Z-anon-sensei Speaks #69
“A person who can assume responsibility must also be willing to be causative.” Hubbard
Meanwhile, back at the WhoreHouse, it had been the second best night of Blake Steele’s life, next only to his initiation which would always be first in his mind. There he sat, in the BeastLawn itself, listening to the Pretendident of the USA reading (albeit clumsily) Steele’s own words to millions of viewers, who were at the same time being saturated by carefully designed subliminal cues provided by ^darkpower agents in MO:G. Which was also, at least in part, Steele’s idea– approved, of course, by Rager Stain and Pretendident Thump. He was really making things happen.
And oh, my, was his Darlin Gyrl beside herself! This was the best night of her life, she said, and Steele felt proud of himself, as a family man, for providing it for her. The glamorous stars, the big political names, the fireworks, and oh, my, oh, all the drugs. White powders were practically being sprayed over the crowd like tear gas at a protest; pills of all kinds being handed out like party favors. Darlin Gyrl wasn’t much for coke, usually, and she overdid it a little, getting a bit too excited for every applause line, and sometimes in between. But no one noticed, given how blasted everyone else was. And she had had no regrets this morning, that’s for sure! Oh, Blake Steele loved his Darlin Gyrl.
A lot of Steele’s hexwords had shown up in Thump’s speech, and in the other speeches throughout the ^repo National Convention TV mini-series. It’s a shame Thump is the worst possible speech reader, but what are you going do about the Donny, anyway? And it didn’t really matter, with all the other production values so high.
The speech wasn’t to Thump’s liking, obviously, but for once he stuck with the script, and didn’t even try to improvise too much. He will like the polls tomorrow, for sure. Steele was already making arrangements for some really positive polls to appease Thump and to feed into friendly media outlets, and of course to the Russian social media operation. But Thump was the main audience, as always. He needed to believe he was going upward, or he would start firing everyone, including Steele, P.R.
Steele almost cheered when he heard Thump utter the words, “Not darkness, enlightenment”, and then linked that to the “whiteness” of WhoreHouse’s paint job. Those phrases should have implanted the racist ^mythmemes deeply enough by themselves. Then the long list of heroic names with no narrative or connection. And leaping from WW2 to the coronavirus. Perfect. And the brilliant lies about the vaccine… Steele knew that lies that promise something specific are a little risky, but it won’t matter by the end of the year, anyway. He’d been sure to insert plenty of god stuff to please the evangelicals… if only they knew. Blake had been sitting with Darlin Gyrl right next to several of the big religious names in the country. Fallwell, of course, was disinvited for getting caught— the ultimate sin in Thump’s religion— but many of the other biggies were there. Steele had a deep respect for Christianity, especially the way most of these types, like Fallwell and his father, used it. Superstars, indeed. And there Steele sat among them, people pointing him out as Thump’s newest speech-writer. He basked in it, accepting their compliments and passing out Steele, P.R. cards to future clients in the religious ultra-rich class who were always desperate for PR and cover-ups and such. Just look at peeping Tom Fallwell, right? Just being there would be worth millions to Steele.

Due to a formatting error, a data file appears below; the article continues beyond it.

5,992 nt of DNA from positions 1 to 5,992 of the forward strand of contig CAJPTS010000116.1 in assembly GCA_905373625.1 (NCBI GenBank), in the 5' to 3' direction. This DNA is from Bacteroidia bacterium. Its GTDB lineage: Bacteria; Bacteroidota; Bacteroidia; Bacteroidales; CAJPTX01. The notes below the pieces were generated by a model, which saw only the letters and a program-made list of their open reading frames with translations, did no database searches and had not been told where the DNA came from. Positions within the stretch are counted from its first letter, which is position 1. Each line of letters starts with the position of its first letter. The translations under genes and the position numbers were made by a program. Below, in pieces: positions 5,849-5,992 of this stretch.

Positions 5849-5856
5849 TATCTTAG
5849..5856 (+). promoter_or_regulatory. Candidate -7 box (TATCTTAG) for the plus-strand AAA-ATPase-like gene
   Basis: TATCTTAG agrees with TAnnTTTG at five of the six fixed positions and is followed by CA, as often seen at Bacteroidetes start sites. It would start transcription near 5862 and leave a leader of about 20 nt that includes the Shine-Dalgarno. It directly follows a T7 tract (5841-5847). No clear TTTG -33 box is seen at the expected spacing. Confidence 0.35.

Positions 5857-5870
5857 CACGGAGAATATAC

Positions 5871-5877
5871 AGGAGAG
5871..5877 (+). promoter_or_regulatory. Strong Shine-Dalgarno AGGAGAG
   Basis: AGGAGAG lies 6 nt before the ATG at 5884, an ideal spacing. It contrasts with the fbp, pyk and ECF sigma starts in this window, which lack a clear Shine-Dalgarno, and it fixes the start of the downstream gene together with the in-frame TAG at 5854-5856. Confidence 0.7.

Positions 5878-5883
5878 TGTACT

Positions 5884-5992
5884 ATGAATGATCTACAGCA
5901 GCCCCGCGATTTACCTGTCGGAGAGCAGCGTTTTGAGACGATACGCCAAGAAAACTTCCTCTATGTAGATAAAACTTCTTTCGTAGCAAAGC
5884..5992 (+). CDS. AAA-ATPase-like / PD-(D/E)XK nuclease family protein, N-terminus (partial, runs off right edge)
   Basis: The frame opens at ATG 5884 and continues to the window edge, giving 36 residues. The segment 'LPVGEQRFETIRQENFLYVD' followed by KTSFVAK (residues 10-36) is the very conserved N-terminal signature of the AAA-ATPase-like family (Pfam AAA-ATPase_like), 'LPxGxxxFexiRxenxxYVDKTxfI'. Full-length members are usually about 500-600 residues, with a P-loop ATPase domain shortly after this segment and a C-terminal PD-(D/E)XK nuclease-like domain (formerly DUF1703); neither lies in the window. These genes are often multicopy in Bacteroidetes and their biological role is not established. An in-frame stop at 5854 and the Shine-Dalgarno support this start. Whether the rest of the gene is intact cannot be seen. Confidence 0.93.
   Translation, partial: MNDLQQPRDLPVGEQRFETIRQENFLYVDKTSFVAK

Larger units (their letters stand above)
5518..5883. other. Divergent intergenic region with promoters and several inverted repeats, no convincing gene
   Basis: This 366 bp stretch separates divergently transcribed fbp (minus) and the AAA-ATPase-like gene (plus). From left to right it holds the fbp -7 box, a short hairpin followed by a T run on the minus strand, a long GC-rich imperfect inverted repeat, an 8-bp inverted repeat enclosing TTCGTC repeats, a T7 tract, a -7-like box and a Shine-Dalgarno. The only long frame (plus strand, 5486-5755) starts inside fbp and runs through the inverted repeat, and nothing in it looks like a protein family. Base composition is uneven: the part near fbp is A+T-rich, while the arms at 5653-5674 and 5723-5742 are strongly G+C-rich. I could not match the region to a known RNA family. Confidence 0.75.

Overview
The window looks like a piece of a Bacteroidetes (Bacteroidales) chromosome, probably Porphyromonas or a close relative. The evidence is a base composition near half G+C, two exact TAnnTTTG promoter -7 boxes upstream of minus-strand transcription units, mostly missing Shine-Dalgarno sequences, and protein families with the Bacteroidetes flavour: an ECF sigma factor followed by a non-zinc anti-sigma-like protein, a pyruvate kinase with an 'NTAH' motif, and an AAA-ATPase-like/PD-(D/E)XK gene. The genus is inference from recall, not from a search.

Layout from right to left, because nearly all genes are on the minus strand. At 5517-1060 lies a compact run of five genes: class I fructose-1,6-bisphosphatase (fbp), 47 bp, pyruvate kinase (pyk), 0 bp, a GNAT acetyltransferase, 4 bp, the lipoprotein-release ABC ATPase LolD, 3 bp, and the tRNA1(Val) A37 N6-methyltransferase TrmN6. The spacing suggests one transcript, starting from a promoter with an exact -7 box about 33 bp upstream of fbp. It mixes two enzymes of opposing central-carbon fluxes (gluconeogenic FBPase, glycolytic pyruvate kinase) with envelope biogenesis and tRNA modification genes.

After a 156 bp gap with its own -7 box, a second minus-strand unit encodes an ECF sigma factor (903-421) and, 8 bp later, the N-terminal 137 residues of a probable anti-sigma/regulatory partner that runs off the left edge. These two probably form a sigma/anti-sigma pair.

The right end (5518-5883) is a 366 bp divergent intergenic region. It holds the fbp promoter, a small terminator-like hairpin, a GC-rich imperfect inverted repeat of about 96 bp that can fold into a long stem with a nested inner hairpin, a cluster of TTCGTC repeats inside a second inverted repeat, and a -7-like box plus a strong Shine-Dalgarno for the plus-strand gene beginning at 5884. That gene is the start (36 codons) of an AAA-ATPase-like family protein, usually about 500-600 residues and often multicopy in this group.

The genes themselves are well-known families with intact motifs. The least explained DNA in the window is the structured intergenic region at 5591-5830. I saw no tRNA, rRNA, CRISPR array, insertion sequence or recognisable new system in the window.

But hearing the Pretendident and his family speaking his words, with all their embedded hexes and ^mythmemes, to the whole world? That was worth more than money.
That was power. That was effect. That was being a cause of things to come. With a capital “C”.